MAY 21, 2012
Rather than review The Dead Undead in a traditional manner, I thought I’d once again just offer up some tips for these filmmakers and others who may find themselves in their situation. Said situation, per the commentary by co-directors Eddie Conna and Matt Anderson (which wasn’t advertised on the back of the DVD) and some of the bonus features, can be summed up by “not enough money to do anything correctly”, though I’m sure some questionable filmmaking skill was also a factor.
Tip #1 – If you can barely afford the parts of the movie that matter, get rid of the ones that don’t. Midway through the film, we’re suddenly treated to a scene of a character (who just died) fighting in a sun-drenched forest, wearing chainmail and wielding a sword. At first I thought this was just the guy’s version of heaven, which would be kind of hilarious (I’m a firm believer in the “Heaven is what you want it to be” concept), but as it went on I started wondering if the DVD had glitched and perhaps we were just seeing an unrelated short film about two of the actors going on a LARPing session, since everything was so phony. But then I finally realized, this was his “origin” as a vampire, and we were supposed to be flashing back to the Middle Ages and seeing how this guy – who, again, is now dead – was turned into a vampire and joined the other hunters. There are others, too – one in Vietnam and another in the Old West. Both have about as much authenticity as a bunch of kids grabbing their dad’s camera and trying to remake Predator or something in their backyard, and none of it is essential. Who cares how they were turned? Can’t they just say so in a few lines of dialogue? Why spend time and money filming this stuff when it’s just going to be laughed at?
Tip #2 – Don’t hire yourself to play badass vampire hunters. Both Conna and Anderson appear as part of the team of vampires who now hunt the “ZVs” (zombie vampires) that serve as the film’s villains, and neither of them can act. Granted, almost NO ONE in the film can act, but perhaps if they weren’t distracted by their performances, they could have done a better job directing or rewriting the script to accommodate their lack of a proper budget. It’s not like they were any good in the roles, so literally ANY other two people in the world would have been just as good, with a chance of being better.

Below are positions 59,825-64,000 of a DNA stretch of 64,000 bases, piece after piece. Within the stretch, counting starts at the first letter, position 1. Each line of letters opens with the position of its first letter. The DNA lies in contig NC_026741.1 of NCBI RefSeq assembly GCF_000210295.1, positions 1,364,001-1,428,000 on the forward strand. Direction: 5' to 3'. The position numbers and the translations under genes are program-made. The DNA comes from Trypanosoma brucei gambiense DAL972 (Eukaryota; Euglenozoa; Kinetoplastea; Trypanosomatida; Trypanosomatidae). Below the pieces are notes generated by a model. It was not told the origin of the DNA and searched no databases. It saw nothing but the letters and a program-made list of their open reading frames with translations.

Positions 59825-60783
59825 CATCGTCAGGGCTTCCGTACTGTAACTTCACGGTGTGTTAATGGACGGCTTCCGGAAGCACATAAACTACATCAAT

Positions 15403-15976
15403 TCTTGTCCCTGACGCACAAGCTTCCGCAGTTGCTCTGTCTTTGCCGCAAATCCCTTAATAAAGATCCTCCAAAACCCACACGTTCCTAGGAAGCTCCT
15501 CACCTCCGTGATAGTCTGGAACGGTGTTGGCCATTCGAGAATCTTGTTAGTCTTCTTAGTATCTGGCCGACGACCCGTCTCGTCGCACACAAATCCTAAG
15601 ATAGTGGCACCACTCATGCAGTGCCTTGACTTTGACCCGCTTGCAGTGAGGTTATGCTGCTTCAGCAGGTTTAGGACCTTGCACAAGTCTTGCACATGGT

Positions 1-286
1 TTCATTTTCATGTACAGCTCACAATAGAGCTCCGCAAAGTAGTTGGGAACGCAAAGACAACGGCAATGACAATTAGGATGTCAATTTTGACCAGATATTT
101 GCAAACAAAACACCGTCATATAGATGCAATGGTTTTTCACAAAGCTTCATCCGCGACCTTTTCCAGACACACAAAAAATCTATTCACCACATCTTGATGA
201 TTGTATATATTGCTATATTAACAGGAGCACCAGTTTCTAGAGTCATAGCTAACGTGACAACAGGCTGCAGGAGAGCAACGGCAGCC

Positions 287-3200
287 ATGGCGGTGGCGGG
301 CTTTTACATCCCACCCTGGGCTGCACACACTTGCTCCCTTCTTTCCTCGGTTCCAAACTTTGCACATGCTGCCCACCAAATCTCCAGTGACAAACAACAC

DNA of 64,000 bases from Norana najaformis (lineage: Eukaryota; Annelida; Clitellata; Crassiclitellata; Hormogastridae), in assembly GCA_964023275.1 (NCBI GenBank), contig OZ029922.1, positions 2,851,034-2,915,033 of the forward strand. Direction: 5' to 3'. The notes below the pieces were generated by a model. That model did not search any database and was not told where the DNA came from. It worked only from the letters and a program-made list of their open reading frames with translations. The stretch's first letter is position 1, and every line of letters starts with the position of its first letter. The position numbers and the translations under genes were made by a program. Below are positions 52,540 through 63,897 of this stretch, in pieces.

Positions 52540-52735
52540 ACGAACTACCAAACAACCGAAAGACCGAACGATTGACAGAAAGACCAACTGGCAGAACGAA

Tip #3 – When it comes to “cool” action, quantity is not better than quality. There are three major shootout/fight scenes in the movie, with some other little ones sprinkled in between, and they’re all pretty much the same. Lots of shots of our hunters firing their guns over and over or swinging a melee weapon, mixed with shots of ZVs getting riddled with bullets and/or being hurled back from the force of whatever they were hit with. The first time or two we see a zombie go flying through the air, it’s kind of awesome. By the 50th, its either laughable or boring, depending on the circumstances. At one point Luke Goss kicks one and it goes flying 30 feet away – this should have been a major highlight, but it’s literally the 5th time we’ve seen one do the same thing from some sort of “hit” (a bullet, a sword, etc) in the past 20 seconds, so there’s no impact whatsoever. Ditto the air mortar that launches zombies into the air – it’s cool at first, but after a while any sane audience member will just start wondering why the damn things keep launching themselves up onto the roof of the same car. At least MOVE your mortar, fellas.